Changing the Rules of the Game
Marijuana advocates should not be surprised that conservative lawmakers want to change the rules of the game now. State Rep. Gary Click (R-88th) recently introduced Ohio House Bill 314. The bill seeks to allow local governments to ban the consumption of recreational marijuana and home cultivation of cannabis plants. The measure would also divert some tax revenue from recreational cannabis to a fund for police training.
Issue 2, the voter-passed ballot initiative, allows local municipalities to ban recreational dispensaries from setting up shop in their town. However, it prohibits these local governments from outlawing recreational marijuana consumption and home-growing cannabis plants. Click’s amendment to Issue 2, if passed, would remove those prohibitions, meaning in some areas, marijuana would again become illegal. It would also limit vital academic research on cannabis.
Gov. DeWine has already called on lawmakers to amend the recreational marijuana law. A statement from the Governor’s office says, in part, “Governor DeWine is working with the Ohio General Assembly to advance legislation that would better implement the legalization of recreational marijuana passed by voters in November. The Governor respects the decision by a majority of Ohio voters to allow for the legal sale of recreational marijuana and to reduce the black market of illicit marijuana sales.” However, the Governor has expressed tenacious opposition to efforts to legalize recreational marijuana in the state, even going on a media blitz before the election attempting to discourage voters from saying yes to Issue 2.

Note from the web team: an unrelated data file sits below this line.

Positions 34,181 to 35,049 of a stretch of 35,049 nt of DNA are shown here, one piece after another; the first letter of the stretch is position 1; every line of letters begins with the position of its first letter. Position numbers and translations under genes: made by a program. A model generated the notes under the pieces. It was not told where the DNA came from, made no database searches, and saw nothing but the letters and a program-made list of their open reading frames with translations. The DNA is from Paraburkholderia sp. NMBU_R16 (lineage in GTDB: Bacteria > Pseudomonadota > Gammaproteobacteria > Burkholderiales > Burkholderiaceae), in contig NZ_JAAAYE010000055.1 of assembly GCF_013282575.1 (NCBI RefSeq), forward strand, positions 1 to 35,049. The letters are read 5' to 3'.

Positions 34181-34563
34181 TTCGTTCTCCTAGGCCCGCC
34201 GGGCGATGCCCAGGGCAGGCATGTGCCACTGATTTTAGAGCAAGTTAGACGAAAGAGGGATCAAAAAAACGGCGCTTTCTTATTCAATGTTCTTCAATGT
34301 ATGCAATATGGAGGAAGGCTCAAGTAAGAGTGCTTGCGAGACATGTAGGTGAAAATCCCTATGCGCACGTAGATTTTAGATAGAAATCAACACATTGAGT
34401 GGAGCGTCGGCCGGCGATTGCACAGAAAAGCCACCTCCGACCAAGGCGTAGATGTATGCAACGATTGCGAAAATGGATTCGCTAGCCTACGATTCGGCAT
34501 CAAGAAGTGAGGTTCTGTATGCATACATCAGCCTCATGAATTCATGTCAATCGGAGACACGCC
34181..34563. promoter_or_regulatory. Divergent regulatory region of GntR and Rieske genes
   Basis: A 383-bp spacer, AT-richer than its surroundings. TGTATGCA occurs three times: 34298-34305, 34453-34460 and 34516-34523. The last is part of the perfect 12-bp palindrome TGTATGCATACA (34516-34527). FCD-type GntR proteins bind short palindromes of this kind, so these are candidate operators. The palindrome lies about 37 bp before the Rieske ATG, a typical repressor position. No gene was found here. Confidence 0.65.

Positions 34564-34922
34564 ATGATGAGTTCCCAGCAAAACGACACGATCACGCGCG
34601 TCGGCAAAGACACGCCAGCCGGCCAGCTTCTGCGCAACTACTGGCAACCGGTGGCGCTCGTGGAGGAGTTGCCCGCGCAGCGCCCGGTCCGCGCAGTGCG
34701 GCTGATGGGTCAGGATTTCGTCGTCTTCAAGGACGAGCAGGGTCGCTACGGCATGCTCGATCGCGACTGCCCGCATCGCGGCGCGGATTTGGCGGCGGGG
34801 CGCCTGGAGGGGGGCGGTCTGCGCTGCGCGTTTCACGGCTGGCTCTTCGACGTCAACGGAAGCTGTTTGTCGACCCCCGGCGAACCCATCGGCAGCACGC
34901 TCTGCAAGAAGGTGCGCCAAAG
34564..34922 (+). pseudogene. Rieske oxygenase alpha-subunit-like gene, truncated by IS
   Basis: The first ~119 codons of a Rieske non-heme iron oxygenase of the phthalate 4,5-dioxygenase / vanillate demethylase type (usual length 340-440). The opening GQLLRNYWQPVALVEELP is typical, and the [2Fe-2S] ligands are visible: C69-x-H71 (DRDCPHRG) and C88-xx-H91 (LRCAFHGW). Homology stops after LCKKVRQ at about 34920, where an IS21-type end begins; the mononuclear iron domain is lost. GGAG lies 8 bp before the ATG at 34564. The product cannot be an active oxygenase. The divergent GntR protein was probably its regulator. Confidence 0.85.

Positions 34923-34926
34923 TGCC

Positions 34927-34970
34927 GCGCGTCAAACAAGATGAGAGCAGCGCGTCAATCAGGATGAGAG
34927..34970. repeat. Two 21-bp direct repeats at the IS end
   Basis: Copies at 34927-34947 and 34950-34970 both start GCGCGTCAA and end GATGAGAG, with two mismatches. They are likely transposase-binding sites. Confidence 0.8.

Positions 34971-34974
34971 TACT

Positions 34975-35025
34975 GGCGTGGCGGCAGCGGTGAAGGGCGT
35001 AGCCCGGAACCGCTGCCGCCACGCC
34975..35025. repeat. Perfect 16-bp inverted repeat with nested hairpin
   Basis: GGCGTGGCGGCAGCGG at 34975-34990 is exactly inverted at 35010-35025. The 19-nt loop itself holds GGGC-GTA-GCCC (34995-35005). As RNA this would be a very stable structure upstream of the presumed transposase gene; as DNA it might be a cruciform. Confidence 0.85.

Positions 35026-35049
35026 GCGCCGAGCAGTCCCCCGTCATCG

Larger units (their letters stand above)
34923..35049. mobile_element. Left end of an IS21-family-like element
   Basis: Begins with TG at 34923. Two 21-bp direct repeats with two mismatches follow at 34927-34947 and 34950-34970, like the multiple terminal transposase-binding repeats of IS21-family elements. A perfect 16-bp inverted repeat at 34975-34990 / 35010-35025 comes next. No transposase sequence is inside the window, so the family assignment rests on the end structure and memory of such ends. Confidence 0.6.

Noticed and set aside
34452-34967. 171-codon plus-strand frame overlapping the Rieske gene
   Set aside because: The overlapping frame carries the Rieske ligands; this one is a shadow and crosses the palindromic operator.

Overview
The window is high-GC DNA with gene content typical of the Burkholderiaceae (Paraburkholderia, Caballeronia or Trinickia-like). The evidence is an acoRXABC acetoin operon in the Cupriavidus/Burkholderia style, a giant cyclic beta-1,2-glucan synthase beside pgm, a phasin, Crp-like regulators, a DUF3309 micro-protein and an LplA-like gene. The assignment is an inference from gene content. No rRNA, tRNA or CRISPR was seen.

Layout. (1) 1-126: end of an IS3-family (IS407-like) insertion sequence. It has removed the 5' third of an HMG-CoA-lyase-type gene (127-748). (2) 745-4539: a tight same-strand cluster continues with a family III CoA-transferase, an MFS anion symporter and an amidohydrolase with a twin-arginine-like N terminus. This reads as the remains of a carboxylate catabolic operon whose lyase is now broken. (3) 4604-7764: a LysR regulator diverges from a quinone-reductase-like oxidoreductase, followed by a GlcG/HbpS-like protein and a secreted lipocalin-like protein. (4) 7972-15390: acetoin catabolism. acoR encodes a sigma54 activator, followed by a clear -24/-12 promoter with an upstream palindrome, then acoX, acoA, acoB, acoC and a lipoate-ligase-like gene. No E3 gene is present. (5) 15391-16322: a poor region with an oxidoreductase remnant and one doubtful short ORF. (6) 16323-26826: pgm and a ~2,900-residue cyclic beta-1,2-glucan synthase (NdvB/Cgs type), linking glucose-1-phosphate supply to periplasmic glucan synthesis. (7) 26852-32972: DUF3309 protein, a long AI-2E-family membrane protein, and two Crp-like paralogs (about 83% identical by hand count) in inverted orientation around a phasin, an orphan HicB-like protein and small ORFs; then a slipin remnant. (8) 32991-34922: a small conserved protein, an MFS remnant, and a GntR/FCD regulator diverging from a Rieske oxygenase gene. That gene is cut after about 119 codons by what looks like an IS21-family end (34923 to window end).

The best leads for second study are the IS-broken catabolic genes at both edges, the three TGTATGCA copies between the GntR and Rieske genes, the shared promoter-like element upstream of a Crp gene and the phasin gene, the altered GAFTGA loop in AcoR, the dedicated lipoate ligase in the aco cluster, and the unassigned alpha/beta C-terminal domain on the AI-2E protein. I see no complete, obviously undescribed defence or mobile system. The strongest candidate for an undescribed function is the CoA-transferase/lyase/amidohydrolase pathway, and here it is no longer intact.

Following the passage of Issue 2, Gov. DeWine scheduled meetings with Ohio House Speaker Jason Stephen and Ohio Senate President Matt Huffman, both Republicans with avowed anti-cannabis political views who were quick to express interest in changing the newly passed law almost as soon as the race was called.
How is any of this political maneuvering allowed? Technically, as a citizen-initiate statute, the new law passed by voters is subject to change by lawmakers, meaning lawmakers can seek to change or repeal the law. It seems conservative, anti-marijuana lawmakers are quickly coalescing to make changes to the expressed will of the people, taking the teeth out of the measure and attempting to make recreational possession and consumption illegal in many areas of the state controlled by conservative, Republican local leaders.
With Republicans controlling the state legislature, it may only be a matter of time before the historic passage of Issue 2 in Ohio gets an unfortunate footnote and local leaders get a free pass to prohibit once again not only the sale of recreational marijuana but the possession and cultivation of cannabis. If the boon in tax revenue that neighboring states like Illinois and Michigan have seen is any indication, this decision will extend the divide between cities, suburbs, and rural districts in Ohio.